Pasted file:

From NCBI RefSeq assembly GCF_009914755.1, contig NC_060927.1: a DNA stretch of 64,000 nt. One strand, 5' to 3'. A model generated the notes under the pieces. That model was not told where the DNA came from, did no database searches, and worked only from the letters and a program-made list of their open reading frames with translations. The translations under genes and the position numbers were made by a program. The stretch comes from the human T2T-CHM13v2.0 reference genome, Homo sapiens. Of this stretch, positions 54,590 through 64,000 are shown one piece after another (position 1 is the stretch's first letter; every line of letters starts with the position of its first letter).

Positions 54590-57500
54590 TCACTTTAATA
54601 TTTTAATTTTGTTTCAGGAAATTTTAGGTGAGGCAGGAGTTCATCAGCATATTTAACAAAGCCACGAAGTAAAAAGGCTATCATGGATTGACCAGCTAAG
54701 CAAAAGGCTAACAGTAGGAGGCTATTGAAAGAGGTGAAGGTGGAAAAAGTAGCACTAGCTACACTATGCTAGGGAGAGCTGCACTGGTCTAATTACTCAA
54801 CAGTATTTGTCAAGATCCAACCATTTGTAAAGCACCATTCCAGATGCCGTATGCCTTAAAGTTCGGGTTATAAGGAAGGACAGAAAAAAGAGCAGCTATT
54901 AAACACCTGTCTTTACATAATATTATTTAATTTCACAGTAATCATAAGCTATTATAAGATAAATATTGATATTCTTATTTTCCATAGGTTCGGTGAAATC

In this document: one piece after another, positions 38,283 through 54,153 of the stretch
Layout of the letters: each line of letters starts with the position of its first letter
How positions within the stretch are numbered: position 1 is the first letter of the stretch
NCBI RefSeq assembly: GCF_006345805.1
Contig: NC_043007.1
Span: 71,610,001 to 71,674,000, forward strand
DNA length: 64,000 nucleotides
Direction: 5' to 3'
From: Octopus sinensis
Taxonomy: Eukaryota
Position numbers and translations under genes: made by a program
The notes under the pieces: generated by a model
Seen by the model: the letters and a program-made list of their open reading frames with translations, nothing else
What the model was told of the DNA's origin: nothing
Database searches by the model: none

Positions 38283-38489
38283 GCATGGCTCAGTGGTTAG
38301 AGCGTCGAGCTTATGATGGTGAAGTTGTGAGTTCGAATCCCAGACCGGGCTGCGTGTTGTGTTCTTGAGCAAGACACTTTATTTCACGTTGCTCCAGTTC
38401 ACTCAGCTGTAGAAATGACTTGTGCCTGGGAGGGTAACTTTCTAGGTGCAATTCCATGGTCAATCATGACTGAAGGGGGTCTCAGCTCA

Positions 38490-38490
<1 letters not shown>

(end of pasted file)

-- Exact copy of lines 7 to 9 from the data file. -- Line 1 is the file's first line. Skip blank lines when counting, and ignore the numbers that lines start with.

54901 AAACACCTGTCTTTACATAATATTATTTAATTTCACAGTAATCATAAGCTATTATAAGATAAATATTGATATTCTTATTTTCCATAGGTTCGGTGAAATC

In this document: one piece after another, positions 38,283 through 54,153 of the stretch
Layout of the letters: each line of letters starts with the position of its first letter